U of M students worried about possible faculty strike as bargaining hasn't begun
Students’ union wants academic amnesty, refunds if deal isn’t reached by Sept. 20
University of Manitoba Students' Union President Tanjit Nagra said students are worried that negotiations haven't begun between the University of Manitoba Faculty Association and the administration.
"We're not at the table. We're the most important stakeholder and we're not being told what's going on. This process isn't very transparent and reality is it affects us the most," said Nagra.
Last November, roughly 1,200 professors, instructors and librarians walked out after failing to negotiate a new contract. The strike lasted three weeks before faculty and administration signed a one-year contract, beginning at the time the last contract expired.
That one-year contract expired in March.
Now UMSU is urging faculty members and the administration to negotiate a new contract before the class withdrawal deadline on Sept. 20. The students' union also wants the university to guaranteed academic amnesty for students and to grant refunds if students withdraw from classes after that date.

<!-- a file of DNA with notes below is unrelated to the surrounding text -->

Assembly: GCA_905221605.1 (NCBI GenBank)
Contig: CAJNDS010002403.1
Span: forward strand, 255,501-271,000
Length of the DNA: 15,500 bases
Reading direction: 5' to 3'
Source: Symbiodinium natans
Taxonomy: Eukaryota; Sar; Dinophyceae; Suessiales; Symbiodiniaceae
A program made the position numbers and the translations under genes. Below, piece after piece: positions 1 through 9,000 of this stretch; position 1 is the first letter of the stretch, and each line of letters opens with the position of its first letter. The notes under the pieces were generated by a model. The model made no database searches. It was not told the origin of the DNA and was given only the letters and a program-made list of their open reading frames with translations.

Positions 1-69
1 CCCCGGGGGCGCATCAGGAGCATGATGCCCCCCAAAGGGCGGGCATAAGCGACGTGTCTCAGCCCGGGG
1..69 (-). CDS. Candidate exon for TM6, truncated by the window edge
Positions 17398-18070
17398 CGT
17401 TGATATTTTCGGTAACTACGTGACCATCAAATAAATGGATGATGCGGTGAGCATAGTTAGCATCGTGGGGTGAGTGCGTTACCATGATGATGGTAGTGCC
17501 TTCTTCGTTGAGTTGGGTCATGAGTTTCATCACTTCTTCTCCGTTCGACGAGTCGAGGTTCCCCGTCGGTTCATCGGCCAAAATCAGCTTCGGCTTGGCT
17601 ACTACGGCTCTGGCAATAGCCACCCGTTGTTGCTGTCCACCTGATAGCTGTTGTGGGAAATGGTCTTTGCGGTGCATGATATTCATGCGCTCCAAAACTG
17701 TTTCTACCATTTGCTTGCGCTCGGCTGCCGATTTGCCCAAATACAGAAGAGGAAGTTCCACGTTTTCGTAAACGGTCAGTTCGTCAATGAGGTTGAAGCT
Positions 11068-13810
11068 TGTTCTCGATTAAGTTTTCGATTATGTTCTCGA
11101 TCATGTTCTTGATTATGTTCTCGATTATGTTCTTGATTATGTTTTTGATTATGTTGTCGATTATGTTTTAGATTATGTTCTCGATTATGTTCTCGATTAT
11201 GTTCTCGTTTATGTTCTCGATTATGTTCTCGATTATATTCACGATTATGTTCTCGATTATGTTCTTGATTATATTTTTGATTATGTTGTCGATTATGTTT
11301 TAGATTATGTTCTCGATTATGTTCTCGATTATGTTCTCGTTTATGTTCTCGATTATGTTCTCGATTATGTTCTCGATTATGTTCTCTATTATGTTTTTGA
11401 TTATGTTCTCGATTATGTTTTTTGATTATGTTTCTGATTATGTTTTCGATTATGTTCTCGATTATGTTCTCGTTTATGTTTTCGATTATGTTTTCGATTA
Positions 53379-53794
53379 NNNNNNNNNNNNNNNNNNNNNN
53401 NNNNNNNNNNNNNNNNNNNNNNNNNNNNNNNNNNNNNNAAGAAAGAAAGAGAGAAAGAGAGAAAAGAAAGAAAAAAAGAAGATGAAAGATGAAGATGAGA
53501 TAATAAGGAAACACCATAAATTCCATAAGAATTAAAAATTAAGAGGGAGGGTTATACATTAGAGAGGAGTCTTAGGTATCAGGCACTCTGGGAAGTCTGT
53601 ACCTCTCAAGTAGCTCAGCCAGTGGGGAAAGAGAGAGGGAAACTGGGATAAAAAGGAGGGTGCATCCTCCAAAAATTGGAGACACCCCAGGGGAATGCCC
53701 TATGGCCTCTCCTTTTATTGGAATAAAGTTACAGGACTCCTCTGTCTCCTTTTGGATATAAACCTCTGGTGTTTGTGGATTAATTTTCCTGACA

Nagra said the strike caused anxiety for students, some of whom were forced to drop classes. Some exams were delayed, and the exam period was compressed from one month to one week. She doesn't want to see that happen again.
"September's going to come around quick and the fact that they're not even trying to meet once a week is unacceptable," said Nagra.
"We want to make sure that folks around the table, both parties, are making the effort now so that we can hopefully avoid a strike that will affect all students."
UMFA President Janet Morrill said bargaining hasn't begun yet because the association is still getting approval from its membership for its bargaining proposals.
Morrill hopes to have that process completed by the end of July.
"We have tried to do that process much more quickly than we usually do, because we do have this bargaining round right on the heels of our last bargaining round," said Morrill.
She added the faculty association "would be unwilling to come to the bargaining table without that mandate from our membership,"
A spokesperson for the university said they have asked UMFA for an expedited bargaining process since many of the issues were previously discussed during last year's negotiations.
Nagra said students care about their professors and want them to get a fair deal, but their priority is making sure students complete their courses and graduate on time.
Faculty members recognize how difficult the strike was for students, said Morrill.
"That being said, I think that the issues that we bring up in bargaining directly affect the quality of the education that the students get and we appreciated the support that we got in the last round of bargaining."